DUBAI — Dubai continues to attract a large number of tourists as hoteliers in the emirate recorded the biggest year-on-year jump in occupancy level within the Middle East during July, global consultancy firm Ernst Young said in its latest report.
Occupancy level reached 80.8 per cent in the emirate during July compared to 70.3 per cent in the same month last year, showing a 10.5 percentage point increase, according to the EY Middle East Hotel Benchmark Survey for the month of July.
“Dubai remains one of the most steadily growing markets in the region,” Yousef Wahbah, MENA Head of Transaction Real Estate, Ernst Young, said.
As usual beach properties in Dubai attracted higher occupancy of 83 per cent in July and also higher average room rate of Dh662 in the same month.
The emirate’s average room rate jumped by 6.2 per cent to Dh582 in July, compared to Dh548 in July, 2010. Average rooms’ yield also increased by 22 per cent.
Abu Dhabi hotels also improved occupancy levels in July to 71 per cent, but room rate declined by eight per cent room yield fell by 5.3 percentage point.
Egypt tourism sector badly hit by political unrest and the country suffered the biggest decline in occupancy and yield in July. Cairo hotel occupancy dropped by 33.2 percentage points while room yield fell by 48 percentage points.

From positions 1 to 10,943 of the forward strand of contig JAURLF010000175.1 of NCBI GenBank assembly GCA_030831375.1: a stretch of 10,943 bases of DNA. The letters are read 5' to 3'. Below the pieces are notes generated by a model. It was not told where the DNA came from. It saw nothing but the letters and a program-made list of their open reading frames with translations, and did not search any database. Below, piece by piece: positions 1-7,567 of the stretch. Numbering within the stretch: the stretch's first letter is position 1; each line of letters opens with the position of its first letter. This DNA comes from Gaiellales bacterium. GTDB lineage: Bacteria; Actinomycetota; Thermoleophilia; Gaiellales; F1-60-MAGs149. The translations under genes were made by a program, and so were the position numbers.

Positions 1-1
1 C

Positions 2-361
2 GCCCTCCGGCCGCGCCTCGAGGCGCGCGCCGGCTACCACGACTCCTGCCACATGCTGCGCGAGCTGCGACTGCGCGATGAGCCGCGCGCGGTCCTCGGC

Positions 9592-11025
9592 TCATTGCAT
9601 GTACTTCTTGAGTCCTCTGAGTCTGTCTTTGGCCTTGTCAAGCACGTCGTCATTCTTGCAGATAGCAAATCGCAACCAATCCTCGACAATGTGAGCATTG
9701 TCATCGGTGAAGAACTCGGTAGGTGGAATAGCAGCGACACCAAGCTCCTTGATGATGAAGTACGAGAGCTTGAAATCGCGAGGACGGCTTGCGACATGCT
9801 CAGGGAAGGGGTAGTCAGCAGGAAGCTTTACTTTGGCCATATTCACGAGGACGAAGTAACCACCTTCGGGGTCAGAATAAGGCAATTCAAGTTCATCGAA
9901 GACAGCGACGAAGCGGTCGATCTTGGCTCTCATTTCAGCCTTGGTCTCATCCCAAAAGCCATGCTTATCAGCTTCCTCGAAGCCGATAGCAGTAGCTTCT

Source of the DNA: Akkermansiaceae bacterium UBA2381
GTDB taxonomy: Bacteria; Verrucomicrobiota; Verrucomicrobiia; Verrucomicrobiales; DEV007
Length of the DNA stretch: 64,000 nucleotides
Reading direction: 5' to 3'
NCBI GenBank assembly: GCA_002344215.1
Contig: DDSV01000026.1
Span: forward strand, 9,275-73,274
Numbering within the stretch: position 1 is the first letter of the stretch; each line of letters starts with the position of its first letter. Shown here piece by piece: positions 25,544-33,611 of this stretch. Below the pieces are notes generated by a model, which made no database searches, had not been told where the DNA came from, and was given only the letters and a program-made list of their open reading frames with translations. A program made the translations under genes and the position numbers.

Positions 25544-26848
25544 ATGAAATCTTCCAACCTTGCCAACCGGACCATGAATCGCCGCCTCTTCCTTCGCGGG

Famous for luxury resorts Sharm El Shaikh’s occupancy reached 76 per cent, compared to 84 per cent last year in July. “Egypt, especially Cairo and Sharm El Sheikh, registered the strongest declines in terms of occupancy and rooms yield,” Wahbah said.
Lebanon also recorded a double-digit decline in occupancy level in percentage point.
Beirut hotel occupancy level dropped to 67 per cent in July, compared to 80 per cent last year. Its room yield also suffered 32 percentage point decline.
“The surprisingly large decline in occupancy and rooms yield in Lebanon in July 2011 can be attributed to the fact that a large number of GCC [Gulf Cooperation Council countries] tourists visiting the country returned home for Ramadan, marking the end of the summer break,” Wahbah said.
Europe and Turkey are also competing with Lebanon aggressively as a tourist destination, he said, adding: “The fall in prices in the EU has made it increasingly attractive for tourists, especially from the GCC, and Lebanon could bear the brunt of this shift in consumer tastes this summer.”
Within the region Saudi Arabia performed well as Makkah and Madina, because of religious visitors, topped in hotel occupancy during July with 86 per cent and 78 per cent respectively.